Snyder expressed nervousness at finally making the shift from comics fan to comics writer, but seeing that King was traveling the same path for the first time, the process was made easier. "It was intimidating. There have been so many comics that have been big influences on me. I was very intimidated by the form at first. And as I got into it, I was trying to do more directorial stuff. Some of the scripts I'd seen from DC [were] by writers who are really great in giving detailed directorial advice like 'high angle this' or 'pull in tight.' Meticulous notes. When they said the artist was going to be Rafa, and I started talking to him, it became much more fun for me to give me skeletal directing notes and talk to him saying, 'What do you think is going to look best?'"
And with that collaboration in mind, the writer is already building plans for a long string of vampire stories set throughout American history, mutating off from his two main characters at each new turn. "Every decade gets the vampire story it deserves in so many ways, and the reason I think there are so many vampire stories right now is because of who we are and the American character being argued over as very fluid. It's an exciting time to be American with all this change going on that some people think is great and some people think is terrible. There's so much reinvestigation of our favorite monsters. For us, one of the things we're aware of and enthusiastic about is exploring what's monstrous about the American character in each of these different decades. We will follow the bloodline of this uniquely American creature through different decades. I'm working to finish the second one that takes place in the '30s, while my first one is in the '20s and Steve's is in the 1880s. Part of the fun of the popcorn part of the project, beyond lots of scares and blood and guts, is to be able to look into different times and see what's big and frightening about America – what's vampiric at certain times and what's heroic – taking each decade as it comes, as its own material."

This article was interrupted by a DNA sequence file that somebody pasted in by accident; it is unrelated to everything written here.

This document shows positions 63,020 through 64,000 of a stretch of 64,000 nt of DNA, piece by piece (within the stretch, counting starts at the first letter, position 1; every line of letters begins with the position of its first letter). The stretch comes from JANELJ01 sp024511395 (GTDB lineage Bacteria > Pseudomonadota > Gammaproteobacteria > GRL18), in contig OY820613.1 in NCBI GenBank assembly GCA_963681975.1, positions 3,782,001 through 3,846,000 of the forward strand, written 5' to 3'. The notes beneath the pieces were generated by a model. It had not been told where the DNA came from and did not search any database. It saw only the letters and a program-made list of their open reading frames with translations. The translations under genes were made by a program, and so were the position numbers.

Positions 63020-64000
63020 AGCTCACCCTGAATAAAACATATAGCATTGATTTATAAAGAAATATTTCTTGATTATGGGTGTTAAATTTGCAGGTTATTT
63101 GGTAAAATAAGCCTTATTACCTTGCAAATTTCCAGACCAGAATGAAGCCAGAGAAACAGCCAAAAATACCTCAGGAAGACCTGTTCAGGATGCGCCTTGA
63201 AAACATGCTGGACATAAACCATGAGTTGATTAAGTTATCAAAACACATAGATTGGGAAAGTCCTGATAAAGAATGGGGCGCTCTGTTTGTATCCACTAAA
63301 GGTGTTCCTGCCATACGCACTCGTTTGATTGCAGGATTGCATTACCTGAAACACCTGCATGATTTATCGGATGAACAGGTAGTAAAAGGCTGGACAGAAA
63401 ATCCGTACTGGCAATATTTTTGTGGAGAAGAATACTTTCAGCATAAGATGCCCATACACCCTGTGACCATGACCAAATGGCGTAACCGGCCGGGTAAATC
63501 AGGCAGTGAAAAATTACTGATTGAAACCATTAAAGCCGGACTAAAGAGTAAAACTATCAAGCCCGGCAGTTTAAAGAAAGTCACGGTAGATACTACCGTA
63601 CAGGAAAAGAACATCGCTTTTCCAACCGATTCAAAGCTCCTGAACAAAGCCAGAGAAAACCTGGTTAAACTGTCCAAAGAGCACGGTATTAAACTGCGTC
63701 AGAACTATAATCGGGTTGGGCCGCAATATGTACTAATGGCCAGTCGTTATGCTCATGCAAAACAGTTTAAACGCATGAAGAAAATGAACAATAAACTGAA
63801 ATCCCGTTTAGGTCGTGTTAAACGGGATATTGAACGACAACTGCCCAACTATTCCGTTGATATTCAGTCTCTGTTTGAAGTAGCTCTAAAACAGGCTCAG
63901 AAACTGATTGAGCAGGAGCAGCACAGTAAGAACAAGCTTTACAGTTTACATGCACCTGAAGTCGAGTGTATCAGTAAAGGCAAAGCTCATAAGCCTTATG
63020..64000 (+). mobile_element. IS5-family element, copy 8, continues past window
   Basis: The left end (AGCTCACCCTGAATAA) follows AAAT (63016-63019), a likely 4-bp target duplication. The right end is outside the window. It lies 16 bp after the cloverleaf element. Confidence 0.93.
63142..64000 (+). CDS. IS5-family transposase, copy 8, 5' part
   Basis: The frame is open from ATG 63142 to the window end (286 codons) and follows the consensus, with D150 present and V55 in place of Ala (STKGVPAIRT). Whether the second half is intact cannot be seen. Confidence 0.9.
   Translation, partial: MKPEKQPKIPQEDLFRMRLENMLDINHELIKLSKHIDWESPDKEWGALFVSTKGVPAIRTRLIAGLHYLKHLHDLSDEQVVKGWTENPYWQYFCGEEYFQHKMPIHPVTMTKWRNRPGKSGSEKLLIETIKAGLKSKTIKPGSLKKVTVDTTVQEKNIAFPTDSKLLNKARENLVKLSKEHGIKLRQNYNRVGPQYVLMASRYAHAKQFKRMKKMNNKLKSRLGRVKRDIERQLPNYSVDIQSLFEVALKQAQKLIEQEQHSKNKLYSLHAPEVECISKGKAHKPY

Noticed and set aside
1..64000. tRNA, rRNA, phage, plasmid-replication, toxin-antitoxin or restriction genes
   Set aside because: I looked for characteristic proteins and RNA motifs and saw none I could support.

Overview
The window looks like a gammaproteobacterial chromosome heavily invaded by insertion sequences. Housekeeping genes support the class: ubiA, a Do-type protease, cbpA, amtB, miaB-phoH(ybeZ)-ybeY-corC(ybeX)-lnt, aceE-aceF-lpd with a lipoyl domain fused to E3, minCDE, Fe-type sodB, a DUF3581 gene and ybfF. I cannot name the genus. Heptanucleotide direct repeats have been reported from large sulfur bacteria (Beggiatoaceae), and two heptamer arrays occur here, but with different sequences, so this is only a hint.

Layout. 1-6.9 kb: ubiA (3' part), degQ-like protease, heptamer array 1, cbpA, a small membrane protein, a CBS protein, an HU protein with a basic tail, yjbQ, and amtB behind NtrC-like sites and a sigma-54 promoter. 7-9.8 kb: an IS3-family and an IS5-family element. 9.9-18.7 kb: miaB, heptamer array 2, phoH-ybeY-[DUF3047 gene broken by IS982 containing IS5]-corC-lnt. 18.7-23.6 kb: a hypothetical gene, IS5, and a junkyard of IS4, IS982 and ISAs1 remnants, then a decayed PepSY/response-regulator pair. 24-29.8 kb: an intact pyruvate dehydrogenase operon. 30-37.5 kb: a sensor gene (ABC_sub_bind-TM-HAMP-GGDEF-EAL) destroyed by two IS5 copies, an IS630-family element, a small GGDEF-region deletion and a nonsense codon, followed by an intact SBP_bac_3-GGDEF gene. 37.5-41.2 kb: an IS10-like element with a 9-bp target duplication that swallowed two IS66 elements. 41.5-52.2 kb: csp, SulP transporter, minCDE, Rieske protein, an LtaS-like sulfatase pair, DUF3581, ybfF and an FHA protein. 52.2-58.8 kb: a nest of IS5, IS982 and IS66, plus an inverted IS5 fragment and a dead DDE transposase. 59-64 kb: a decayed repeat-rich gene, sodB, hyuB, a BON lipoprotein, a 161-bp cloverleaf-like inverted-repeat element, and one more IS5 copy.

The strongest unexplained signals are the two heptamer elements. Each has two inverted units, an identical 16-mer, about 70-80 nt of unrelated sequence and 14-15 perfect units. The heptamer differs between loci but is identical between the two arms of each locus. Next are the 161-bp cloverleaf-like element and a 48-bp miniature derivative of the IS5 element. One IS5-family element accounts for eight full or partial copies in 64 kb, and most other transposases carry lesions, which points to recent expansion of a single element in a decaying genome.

Check back to CBR later this week for an interview with "American Vampire" artist Rafael Albuquerque.